CFPB establishes when a final rule is “issued”

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The CFPB has published a final procedural rule that addresses what constitutes official issuance of  a CFPB final rule. The procedural rule establishes that the CFPB’s final rules, including interim final rules, are deemed issued upon the earlier of when the final rule is posted on the CFPB website or when it is published in the Federal Register. The procedural rule became effective on December 28, 2012.

In publishing the procedural rule, the CFPB apparently felt it needed to publicly formalize the position it had been espousing in informal communications. According to the supplementary information accompanying the rule, the CFPB decided that “[c]larifying what constitutes issuance of a rule is beneficial because in some cases the date of issuance of a rule has legal consequences.” As an example, the CFPB cites section 1400(c)(3) of Dodd-Frank which makes various mortgage loan provisions automatically effective 18 months after the designated transfer date unless regulations have been issued by that date. The CFPB plans to generally issue rules by posting them on its website but has designated publication in the Federal Register as an alternate issuance date as “a precaution” if “by inadvertence or some other reason” the CFPB does not post the rule or the rule is published in the Federal Register before it is posted.

By providing that a final rule is deemed issued when posted on the CFPB website, if such posting precedes the rule’s publication in the Federal Register, the CFPB likely was addressing, at least in part, the various Dodd-Frank mortgage regulations that it soon will finalize. As noted by the CFPB, under Dodd-Frank section 1400(c)(3) various mortgage-related provisions in Dodd-Frank Title XIV become effective on the date that is 18 months after designated transfer date (i.e., January 21, 2013), unless relevant regulations have been “issued” by that date. While the CFPB plans to finalize the various regulations by January 21, the regulations may not be published in the Federal Register by that date. The procedural rule, thus, appears to be an attempt by the CFPB to address the matter of when regulations are issued for purposes of the Dodd-Frank deadline. (As January 21 is a federal holiday, it is likely that the CFPB will finalize the various regulations by January 18.)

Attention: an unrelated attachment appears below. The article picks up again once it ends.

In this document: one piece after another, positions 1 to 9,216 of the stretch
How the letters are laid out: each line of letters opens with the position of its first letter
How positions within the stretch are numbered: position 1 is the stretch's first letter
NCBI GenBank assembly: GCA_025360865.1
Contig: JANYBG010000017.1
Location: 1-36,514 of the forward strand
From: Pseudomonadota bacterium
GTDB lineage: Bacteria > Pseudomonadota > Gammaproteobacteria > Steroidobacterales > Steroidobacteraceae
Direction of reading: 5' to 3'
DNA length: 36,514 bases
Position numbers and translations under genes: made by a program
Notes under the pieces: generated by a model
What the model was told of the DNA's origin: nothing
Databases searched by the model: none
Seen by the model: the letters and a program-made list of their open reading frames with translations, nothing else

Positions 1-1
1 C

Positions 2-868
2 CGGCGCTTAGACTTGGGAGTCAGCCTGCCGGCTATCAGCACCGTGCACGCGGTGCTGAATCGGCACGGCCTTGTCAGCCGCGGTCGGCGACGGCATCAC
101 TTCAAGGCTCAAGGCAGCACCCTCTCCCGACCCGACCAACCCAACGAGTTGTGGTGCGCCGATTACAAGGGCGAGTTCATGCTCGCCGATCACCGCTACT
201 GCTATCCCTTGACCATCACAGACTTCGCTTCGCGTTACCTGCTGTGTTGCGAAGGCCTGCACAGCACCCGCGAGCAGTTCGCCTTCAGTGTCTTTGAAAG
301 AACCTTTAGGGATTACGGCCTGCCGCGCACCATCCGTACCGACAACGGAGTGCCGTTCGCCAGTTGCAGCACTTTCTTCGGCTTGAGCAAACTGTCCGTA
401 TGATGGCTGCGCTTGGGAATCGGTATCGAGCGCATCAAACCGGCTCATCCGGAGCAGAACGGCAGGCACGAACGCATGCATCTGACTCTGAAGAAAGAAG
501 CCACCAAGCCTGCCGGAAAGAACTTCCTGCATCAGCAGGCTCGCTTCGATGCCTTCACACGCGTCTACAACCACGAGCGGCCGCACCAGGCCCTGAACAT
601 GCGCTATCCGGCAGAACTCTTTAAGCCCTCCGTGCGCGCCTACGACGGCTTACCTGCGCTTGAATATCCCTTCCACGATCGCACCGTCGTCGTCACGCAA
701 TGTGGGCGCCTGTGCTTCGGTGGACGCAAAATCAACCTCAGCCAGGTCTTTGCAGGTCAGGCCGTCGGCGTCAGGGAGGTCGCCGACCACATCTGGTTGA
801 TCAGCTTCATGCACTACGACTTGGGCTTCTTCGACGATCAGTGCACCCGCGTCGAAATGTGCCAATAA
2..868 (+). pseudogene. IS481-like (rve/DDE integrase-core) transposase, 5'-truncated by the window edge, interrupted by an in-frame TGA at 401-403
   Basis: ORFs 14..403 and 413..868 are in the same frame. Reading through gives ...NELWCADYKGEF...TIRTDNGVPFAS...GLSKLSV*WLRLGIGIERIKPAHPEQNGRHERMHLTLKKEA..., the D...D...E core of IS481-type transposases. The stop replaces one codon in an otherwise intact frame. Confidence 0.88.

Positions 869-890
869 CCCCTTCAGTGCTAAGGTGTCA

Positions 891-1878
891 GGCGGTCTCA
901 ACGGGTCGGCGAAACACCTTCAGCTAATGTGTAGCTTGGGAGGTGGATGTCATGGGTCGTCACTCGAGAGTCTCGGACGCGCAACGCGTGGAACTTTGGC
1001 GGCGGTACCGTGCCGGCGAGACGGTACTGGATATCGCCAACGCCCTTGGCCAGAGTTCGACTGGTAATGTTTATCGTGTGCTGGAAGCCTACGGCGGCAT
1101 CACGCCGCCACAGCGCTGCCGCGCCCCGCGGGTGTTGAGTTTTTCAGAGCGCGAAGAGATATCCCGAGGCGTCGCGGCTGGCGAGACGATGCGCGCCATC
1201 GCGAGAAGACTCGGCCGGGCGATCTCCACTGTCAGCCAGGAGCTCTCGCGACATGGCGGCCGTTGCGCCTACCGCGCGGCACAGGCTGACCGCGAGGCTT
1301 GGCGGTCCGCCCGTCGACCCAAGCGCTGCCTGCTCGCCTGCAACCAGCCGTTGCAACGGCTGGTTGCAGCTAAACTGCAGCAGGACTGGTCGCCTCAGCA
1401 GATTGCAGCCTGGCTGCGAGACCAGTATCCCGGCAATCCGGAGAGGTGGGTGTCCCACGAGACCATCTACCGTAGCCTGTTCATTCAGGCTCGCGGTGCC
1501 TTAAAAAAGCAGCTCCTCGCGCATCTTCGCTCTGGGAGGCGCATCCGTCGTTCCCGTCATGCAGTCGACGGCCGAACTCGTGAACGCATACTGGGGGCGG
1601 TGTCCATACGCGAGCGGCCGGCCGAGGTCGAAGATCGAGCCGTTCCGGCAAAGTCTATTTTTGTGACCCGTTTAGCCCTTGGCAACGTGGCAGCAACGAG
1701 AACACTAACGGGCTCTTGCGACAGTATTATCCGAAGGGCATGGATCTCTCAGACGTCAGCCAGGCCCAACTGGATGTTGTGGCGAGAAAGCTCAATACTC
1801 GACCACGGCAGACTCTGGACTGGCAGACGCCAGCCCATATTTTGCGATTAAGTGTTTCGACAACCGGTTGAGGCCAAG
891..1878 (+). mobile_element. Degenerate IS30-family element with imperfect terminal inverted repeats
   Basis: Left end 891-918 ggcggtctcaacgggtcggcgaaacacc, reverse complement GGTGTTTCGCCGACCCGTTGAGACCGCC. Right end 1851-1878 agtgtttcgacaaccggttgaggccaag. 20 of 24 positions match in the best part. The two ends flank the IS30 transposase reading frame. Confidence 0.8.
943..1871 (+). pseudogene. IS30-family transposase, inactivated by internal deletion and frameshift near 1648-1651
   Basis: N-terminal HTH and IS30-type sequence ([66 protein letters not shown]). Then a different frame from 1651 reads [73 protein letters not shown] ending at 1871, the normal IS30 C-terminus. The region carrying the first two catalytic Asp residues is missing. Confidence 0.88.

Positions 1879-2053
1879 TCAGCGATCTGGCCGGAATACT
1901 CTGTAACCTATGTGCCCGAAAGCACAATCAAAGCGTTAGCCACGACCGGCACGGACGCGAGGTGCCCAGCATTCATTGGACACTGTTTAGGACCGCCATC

While Dodd-Frank section 1400(c)(3) refers to regulations being “issued” by the date noted above, Dodd-Frank section 1400(c)(1) refers to those regulations as required to be “prescribed.” The CFPB does not address what constitutes the “prescribing” or the adoption or promulgation of a final regulation. The CFPB also does not address Administrative Procedure Act requirements for publication of regulations in the Federal Register.  These issues may prove to be interesting.

There also is a practical issue regarding the timeframe to implement changes based on a final regulation. The CFPB will presumably set the effective dates of the final mortgage regulations and other CFPB final rules based on when the final rules are posted on the CFPB website rather than when they are published in the Federal Register, potentially accelerating the effective dates of CFPB final rules and reducing the time for coming into compliance. This was an issue over the past summer with proposed mortgage rules. While the procedural rule does not address CFPB proposals, the CFPB appears to informally take the position that proposals are also issued when they are posted. That position resulted in extremely abbreviated time periods between formal publication and the comment deadlines for two major mortgage proposals, a situation we found to be inconsistent with the CFPB’s commitment to transparency.

Topics:  CFPB, Dodd-Frank, Final Rules, Mortgages

Published In: Administrative Agency Updates, General Business Updates, Consumer Protection Updates, Finance & Banking Updates, Residential Real Estate Updates

DISCLAIMER: Because of the generality of this update, the information provided herein may not be applicable in all situations and should not be acted upon without specific legal advice based on particular situations.

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